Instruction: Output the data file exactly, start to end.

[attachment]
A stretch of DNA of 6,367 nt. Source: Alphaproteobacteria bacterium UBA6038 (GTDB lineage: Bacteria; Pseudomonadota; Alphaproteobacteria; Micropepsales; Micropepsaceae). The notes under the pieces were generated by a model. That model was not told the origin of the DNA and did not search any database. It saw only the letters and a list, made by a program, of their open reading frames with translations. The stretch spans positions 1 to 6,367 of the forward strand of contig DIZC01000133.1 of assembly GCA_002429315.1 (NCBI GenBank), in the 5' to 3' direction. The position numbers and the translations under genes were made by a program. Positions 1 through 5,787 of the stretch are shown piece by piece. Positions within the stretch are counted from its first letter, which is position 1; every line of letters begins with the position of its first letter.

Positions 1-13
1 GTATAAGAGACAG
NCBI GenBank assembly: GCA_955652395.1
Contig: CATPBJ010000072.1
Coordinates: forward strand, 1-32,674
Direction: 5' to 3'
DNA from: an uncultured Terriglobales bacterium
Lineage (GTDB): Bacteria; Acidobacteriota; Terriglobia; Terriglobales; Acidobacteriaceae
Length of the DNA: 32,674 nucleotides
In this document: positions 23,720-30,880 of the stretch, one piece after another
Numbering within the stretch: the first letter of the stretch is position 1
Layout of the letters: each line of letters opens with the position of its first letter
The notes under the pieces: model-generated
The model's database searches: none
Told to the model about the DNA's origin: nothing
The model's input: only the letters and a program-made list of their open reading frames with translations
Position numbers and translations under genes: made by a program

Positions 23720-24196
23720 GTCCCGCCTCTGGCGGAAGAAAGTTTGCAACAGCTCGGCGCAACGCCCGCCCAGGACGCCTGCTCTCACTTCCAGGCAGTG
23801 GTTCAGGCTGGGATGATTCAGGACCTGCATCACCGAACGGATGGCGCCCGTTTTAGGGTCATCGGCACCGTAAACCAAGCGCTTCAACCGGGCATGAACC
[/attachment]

A stretch of DNA of 6,367 nt. Source: Alphaproteobacteria bacterium UBA6038 (GTDB lineage: Bacteria; Pseudomonadota; Alphaproteobacteria; Micropepsales; Micropepsaceae). The notes under the pieces were generated by a model. That model was not told the origin of the DNA and did not search any database. It saw only the letters and a list, made by a program, of their open reading frames with translations. The stretch spans positions 1 to 6,367 of the forward strand of contig DIZC01000133.1 of assembly GCA_002429315.1 (NCBI GenBank), in the 5' to 3' direction. The position numbers and the translations under genes were made by a program. Positions 1 through 5,787 of the stretch are shown piece by piece. Positions within the stretch are counted from its first letter, which is position 1; every line of letters begins with the position of its first letter.

Positions 1-13
1 GTATAAGAGACAG
NCBI GenBank assembly: GCA_955652395.1
Contig: CATPBJ010000072.1
Coordinates: forward strand, 1-32,674
Direction: 5' to 3'
DNA from: an uncultured Terriglobales bacterium
Lineage (GTDB): Bacteria; Acidobacteriota; Terriglobia; Terriglobales; Acidobacteriaceae
Length of the DNA: 32,674 nucleotides
In this document: positions 23,720-30,880 of the stretch, one piece after another
Numbering within the stretch: the first letter of the stretch is position 1
Layout of the letters: each line of letters opens with the position of its first letter
The notes under the pieces: model-generated
The model's database searches: none
Told to the model about the DNA's origin: nothing
The model's input: only the letters and a program-made list of their open reading frames with translations
Position numbers and translations under genes: made by a program

Positions 23720-24196
23720 GTCCCGCCTCTGGCGGAAGAAAGTTTGCAACAGCTCGGCGCAACGCCCGCCCAGGACGCCTGCTCTCACTTCCAGGCAGTG
23801 GTTCAGGCTGGGATGATTCAGGACCTGCATCACCGAACGGATGGCGCCCGTTTTAGGGTCATCGGCACCGTAAACCAAGCGCTTCAACCGGGCATGAACC